In accordance with an important feature of the invention, rotational torque is directly applied to an external peripheral surface of the socket that extends inwardly from the end opposite the nut-receiving opening; the length of this surface substantially corresponds to the thickness of the head of the ratchet wrench with which the socket is used and is shaped and dimensioned to be engaged by the wrench head opening. In a preferred embodiment, in which the wrench head is 3/8-inch thick and has a 7/8-inch diameter circular opening, the peripheral surface of the socket is round and 7/8-inch in diameter, and has a multiplicity of teeth, typically thirty-six in number, spaced around its periphery. These teeth are adapted to be engaged by a pawl embodied in the ratchet wrench for enabling the application of torque to the socket during use. Because torque is applied externally of the socket there is no need for the usual square lug-receiving opening, allowing its replacement with the aforementioned relatively large axial opening. As a result of the larger axial opening and its connection to the nut-receiving opening the socket is generally hollow and has thin walls, so as to require less material to manufacture while still being of equal or greater strength than prior art sockets of comparable size.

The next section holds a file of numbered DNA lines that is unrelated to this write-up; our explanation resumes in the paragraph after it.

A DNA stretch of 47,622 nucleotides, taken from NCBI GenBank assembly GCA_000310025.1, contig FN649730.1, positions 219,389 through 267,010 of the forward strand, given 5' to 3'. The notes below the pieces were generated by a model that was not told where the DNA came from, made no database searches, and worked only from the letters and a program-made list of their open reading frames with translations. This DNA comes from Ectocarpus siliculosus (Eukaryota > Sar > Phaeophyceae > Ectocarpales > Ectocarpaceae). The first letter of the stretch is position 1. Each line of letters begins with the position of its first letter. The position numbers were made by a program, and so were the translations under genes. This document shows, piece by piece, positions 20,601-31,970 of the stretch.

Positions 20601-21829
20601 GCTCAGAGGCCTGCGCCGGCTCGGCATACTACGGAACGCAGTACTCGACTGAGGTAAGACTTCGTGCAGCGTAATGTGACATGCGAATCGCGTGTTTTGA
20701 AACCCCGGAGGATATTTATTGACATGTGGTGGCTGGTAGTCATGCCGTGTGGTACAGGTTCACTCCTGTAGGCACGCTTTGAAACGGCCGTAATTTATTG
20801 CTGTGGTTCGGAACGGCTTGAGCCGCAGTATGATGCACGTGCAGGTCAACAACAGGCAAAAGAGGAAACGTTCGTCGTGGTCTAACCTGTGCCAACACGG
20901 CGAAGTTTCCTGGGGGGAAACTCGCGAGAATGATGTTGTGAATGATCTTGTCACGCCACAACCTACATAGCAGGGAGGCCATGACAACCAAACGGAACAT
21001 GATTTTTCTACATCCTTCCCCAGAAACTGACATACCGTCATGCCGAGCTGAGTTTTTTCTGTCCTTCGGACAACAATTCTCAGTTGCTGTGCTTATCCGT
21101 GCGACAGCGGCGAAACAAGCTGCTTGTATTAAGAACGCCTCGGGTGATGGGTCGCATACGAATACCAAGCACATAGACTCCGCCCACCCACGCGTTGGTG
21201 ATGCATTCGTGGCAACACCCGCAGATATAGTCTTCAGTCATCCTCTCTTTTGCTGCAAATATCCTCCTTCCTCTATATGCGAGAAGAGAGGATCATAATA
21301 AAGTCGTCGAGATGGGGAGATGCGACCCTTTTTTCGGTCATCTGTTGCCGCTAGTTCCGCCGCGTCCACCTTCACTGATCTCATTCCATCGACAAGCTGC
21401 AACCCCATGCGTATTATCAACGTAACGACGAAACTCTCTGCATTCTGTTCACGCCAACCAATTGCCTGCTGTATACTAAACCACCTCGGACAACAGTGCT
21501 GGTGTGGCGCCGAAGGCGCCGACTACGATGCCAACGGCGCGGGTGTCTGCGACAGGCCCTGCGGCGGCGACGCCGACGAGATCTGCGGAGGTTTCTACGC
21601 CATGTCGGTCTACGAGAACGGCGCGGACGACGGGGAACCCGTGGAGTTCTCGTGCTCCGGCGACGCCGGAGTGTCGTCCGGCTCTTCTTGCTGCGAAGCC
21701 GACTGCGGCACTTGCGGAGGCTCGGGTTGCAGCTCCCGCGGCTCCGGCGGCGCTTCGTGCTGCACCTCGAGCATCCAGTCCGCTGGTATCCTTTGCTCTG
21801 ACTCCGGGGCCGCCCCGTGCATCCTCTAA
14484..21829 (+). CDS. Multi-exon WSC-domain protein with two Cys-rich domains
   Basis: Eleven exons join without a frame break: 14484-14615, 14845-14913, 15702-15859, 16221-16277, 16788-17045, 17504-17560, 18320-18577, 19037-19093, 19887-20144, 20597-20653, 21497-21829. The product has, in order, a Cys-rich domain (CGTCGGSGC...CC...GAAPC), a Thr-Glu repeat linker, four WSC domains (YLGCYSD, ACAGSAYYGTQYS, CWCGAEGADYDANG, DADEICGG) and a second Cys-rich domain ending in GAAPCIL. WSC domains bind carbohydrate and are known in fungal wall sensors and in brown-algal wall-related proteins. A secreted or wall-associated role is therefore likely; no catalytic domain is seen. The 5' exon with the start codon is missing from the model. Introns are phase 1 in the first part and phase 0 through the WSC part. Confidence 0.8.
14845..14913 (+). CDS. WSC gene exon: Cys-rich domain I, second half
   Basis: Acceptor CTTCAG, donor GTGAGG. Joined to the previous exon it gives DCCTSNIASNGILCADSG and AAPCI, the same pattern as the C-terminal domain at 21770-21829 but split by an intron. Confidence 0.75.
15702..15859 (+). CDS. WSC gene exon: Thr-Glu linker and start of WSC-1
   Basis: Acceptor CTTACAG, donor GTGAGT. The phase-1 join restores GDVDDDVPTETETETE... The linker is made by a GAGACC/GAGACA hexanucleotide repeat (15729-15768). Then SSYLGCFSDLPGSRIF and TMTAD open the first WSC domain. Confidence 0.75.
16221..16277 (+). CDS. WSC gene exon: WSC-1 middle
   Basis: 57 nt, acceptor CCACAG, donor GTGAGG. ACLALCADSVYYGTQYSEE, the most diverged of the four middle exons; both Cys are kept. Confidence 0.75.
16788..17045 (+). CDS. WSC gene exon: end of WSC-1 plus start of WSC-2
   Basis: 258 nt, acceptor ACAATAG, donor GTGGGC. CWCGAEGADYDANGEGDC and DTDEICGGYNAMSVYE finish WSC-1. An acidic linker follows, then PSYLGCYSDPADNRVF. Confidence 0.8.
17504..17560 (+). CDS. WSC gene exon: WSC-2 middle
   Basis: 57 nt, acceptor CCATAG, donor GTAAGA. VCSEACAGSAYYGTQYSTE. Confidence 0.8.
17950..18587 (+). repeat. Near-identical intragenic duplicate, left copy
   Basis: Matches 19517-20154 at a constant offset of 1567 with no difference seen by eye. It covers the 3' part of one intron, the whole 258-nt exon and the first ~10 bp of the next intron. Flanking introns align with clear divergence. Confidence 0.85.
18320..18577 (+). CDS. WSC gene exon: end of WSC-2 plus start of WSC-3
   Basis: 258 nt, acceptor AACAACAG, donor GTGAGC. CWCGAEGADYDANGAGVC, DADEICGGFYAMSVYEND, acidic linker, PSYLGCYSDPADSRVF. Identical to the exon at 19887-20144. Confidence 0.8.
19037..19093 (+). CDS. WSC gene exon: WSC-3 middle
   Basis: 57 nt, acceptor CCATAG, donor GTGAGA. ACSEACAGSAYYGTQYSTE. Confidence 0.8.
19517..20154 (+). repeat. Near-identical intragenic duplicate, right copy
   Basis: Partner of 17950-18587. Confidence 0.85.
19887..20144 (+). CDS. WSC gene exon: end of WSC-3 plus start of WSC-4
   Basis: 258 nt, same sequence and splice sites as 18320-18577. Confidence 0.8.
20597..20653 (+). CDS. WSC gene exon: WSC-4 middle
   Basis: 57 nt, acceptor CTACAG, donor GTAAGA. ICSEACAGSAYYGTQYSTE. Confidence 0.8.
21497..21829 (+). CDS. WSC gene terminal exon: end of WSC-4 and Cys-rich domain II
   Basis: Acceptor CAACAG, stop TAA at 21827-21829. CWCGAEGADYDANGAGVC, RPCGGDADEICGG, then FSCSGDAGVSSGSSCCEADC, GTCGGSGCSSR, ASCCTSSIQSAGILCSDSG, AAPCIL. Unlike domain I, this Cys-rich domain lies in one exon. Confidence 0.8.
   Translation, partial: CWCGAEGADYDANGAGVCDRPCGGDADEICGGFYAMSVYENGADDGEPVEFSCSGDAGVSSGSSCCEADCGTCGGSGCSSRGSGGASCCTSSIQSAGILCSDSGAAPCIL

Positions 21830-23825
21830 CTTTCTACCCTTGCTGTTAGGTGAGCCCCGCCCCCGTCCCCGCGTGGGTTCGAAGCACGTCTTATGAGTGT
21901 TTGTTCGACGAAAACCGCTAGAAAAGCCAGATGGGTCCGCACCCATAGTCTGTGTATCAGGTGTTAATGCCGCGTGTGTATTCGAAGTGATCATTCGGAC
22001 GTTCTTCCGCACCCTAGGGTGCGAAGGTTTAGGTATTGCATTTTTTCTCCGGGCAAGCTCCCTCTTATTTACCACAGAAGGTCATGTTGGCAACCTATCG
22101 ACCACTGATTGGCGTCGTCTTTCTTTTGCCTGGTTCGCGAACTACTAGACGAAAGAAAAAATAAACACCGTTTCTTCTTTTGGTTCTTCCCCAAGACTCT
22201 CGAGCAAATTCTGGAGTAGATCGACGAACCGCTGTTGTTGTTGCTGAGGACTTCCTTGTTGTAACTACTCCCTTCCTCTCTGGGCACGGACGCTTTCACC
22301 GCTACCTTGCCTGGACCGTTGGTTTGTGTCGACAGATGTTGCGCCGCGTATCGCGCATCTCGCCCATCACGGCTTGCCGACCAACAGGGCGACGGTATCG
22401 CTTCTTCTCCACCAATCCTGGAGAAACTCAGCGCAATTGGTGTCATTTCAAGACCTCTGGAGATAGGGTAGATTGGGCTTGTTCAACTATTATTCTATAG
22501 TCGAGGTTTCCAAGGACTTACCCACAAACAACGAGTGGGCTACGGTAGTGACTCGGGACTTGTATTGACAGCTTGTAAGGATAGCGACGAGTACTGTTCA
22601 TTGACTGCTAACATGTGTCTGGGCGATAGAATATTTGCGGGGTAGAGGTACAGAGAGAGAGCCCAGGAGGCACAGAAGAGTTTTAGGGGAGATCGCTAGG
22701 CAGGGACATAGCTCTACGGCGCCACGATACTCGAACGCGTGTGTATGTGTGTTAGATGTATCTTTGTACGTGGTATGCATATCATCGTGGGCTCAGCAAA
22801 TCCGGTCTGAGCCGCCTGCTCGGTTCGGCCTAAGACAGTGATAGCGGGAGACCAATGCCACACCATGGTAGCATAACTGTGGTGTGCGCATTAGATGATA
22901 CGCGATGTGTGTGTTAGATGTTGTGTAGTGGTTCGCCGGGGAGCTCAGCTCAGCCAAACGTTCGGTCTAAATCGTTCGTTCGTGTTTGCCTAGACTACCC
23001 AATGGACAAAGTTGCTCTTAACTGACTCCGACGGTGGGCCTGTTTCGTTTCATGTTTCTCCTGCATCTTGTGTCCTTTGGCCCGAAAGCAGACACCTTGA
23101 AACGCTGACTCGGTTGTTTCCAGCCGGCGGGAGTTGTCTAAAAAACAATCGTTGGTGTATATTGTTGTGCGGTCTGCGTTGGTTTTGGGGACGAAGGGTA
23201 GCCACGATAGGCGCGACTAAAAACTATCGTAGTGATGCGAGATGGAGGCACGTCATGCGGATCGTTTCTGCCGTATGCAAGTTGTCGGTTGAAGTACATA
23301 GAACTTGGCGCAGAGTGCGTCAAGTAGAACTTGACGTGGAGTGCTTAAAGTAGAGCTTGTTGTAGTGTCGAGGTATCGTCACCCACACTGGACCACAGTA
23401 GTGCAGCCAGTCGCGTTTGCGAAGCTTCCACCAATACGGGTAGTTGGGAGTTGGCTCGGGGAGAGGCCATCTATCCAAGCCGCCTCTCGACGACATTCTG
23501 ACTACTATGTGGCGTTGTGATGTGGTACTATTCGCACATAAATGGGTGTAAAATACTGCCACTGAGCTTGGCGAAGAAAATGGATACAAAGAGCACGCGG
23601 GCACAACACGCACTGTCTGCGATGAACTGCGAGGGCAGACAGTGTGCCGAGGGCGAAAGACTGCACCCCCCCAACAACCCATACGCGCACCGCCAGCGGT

In a second embodiment of the socket, the peripheral surface to which rotational torque is applied is hexagonal in shape and the ratchet wrench for driving it has a circular driver having ratchet teeth and a centrally located hexagonal opening dimensioned to engage the hexagonal peripheral surface of the socket. This embodimemnt of the socket also has an axial opening, which may be circular or square, extending from the bottom of the nut-receiving opening, and sufficiently large to allow a bolt to pass therethrough.
Other objects, features and advantages of the invention will become apparent, and its construction and operation better understood, from the following detailed description when read conjunction with the accompanying drawings, in which: